His autobiography, however, will provide for us his last word on Luther. It comes from the “Der Fall Wagner” section (at 2) of the Ecce Homo manuscript. As dismissive as he was about Wagner, he was now even more so about Luther. Luther was not just a false hope, a contributor to nihilism, he was in fact the first of a criminal conspiracy:

“There is an imperial German historiography, indeed, I fear, an anti-Semitic one, — there is a court historiography, and Mr von Treitschke knows no shame … recently an idiotic judgment in historical matters, a sentence by the Swabian esthete Vischer, now fortunately faded from the scene, made its rounds in the German newspapers as a ‘truth’ which every German should recognize: ‘The Renaissance and the Reformation must be joined together to make a whole—the esthetic rebirth and the moral rebirth.’—I lose patience when I hear such sentences, and I feel a desire, indeed, a duty, to tell the Germans all the things they have on their conscience! All the great cultural crimes of four centuries are on their conscience! … And always for the same reason, because of their internalized cowardice in the face of reality, which is also a cowardice in the face of the truth, which they have made into their instinctive untruth, from ‘idealism.'”

Treitschke, of course, was a militaristic blowhard and sychopantic disciple of Bismark; it’s hard to layhim at Luther’s feet. Friedrich Vischer was a Hegalian and a democrat in 1848-49, and each of those is enough for Nietzsche to scorn. But Nietzsche had long ago opined that Luther was not intentionally a democrat. Nevertheless, the heroic synthesis of Church and Reformation is something that Nietzsche had always treated  with contempt. Nietzsche was surrounded by anti-Semitism at the time, personally not only with Wagner and Schmeitzner but also with his sister and brother-in-law (who had gone off to Paraguy to found “New Germany”). Germany as a whole was becoming seized with a xenophobic fear of the Jew from the East. It would not be long before it would be turned on the Jew within. Luther of course himself had many thought crimes on that score to his name. Did he also commit crimes of incitement too? And was there four centuries of cultural crimes that stemmed from the Reformation? Is that all that remains of Luther’s legacy, which is simply preserved by “cowardice in the face of reality”?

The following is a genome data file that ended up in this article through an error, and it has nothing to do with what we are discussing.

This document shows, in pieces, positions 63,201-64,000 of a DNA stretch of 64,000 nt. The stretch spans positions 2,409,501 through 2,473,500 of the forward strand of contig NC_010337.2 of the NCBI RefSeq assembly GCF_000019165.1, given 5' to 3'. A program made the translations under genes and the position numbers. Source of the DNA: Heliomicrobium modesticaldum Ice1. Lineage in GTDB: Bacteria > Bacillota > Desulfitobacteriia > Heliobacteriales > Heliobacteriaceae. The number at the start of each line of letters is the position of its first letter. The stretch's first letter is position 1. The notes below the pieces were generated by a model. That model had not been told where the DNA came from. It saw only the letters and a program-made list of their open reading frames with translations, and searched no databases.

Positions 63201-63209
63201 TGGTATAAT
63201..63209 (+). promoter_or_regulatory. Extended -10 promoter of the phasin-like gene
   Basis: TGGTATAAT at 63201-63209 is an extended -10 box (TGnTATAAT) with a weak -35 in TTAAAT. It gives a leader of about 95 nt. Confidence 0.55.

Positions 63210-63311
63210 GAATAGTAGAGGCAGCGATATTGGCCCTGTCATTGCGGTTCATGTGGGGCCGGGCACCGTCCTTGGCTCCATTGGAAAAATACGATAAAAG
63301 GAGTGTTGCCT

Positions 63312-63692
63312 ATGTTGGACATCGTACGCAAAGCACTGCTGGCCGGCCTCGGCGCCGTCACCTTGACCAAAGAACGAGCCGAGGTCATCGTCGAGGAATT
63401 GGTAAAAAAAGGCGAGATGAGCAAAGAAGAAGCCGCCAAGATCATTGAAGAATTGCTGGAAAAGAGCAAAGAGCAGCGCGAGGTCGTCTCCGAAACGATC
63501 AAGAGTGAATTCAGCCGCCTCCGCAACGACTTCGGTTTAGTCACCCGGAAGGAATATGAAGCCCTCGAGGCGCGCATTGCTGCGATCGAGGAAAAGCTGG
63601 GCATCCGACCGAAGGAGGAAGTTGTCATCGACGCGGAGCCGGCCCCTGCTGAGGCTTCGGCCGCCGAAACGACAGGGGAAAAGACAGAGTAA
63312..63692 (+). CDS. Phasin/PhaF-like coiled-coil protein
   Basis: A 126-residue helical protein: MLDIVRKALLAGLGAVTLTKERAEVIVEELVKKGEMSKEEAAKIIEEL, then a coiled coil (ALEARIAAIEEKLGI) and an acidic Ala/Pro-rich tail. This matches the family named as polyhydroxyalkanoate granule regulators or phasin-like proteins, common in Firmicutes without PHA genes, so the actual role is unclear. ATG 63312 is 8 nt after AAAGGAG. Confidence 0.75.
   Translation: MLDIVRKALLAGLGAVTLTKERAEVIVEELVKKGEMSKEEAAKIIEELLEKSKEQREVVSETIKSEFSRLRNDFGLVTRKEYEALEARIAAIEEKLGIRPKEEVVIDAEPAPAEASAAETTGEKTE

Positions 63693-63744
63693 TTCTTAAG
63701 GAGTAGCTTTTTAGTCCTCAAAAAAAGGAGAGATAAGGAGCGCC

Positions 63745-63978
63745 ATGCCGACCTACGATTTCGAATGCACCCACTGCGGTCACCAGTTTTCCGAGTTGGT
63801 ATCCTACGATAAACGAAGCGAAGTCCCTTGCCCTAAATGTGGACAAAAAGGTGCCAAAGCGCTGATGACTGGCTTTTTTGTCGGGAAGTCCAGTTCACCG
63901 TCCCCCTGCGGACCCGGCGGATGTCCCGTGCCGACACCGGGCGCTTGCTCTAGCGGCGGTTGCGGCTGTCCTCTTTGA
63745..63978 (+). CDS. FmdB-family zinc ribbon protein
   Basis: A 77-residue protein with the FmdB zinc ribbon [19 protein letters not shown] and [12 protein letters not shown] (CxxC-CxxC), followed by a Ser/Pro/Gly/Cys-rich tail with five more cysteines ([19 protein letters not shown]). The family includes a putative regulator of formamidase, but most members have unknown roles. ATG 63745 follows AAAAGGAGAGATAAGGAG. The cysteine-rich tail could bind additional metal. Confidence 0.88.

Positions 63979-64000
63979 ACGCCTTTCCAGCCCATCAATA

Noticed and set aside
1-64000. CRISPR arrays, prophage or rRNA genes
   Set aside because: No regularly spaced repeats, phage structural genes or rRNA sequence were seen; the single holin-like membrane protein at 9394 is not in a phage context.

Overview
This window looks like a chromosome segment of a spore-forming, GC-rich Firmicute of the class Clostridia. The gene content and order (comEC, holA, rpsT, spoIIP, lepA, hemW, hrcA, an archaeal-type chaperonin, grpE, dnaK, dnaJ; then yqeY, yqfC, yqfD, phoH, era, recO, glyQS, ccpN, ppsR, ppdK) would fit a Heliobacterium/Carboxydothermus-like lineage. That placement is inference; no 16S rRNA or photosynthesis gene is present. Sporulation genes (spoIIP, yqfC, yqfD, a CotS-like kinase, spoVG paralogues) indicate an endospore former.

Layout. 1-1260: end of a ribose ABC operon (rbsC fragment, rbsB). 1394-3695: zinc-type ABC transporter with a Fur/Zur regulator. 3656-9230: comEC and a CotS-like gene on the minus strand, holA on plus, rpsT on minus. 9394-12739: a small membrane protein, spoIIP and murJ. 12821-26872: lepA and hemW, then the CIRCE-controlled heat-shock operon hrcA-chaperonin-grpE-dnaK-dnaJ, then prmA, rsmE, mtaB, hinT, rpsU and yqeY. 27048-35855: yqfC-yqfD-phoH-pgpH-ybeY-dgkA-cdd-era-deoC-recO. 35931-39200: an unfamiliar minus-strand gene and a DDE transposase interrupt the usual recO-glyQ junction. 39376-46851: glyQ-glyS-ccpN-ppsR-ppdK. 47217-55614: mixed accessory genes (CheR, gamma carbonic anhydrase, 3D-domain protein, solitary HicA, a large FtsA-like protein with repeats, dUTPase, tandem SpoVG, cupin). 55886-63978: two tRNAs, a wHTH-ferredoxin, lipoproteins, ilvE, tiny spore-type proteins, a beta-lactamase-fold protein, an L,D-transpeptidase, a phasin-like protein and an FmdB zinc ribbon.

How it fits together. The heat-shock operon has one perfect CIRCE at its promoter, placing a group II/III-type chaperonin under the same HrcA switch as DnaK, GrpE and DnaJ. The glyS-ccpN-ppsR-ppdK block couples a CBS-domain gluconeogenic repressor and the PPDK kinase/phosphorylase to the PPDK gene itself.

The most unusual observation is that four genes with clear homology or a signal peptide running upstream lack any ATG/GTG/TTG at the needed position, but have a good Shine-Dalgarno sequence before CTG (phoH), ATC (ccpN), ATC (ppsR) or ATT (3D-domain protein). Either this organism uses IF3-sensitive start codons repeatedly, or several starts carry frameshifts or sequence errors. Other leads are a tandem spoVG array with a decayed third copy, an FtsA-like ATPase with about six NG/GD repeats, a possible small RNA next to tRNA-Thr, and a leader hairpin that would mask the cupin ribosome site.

Perhaps, but the cultural critic’s tools are no freer from Idealism than the politician’s. And while aphorisms are perhaps not the medium to make make the charge, they are not the tools for proving them. So questions concerning the historical forces released by Luther’s rebellion will have to be examined, next, by the dissecting probes of historical materialism, in the next part.

  1. August 19th, 2010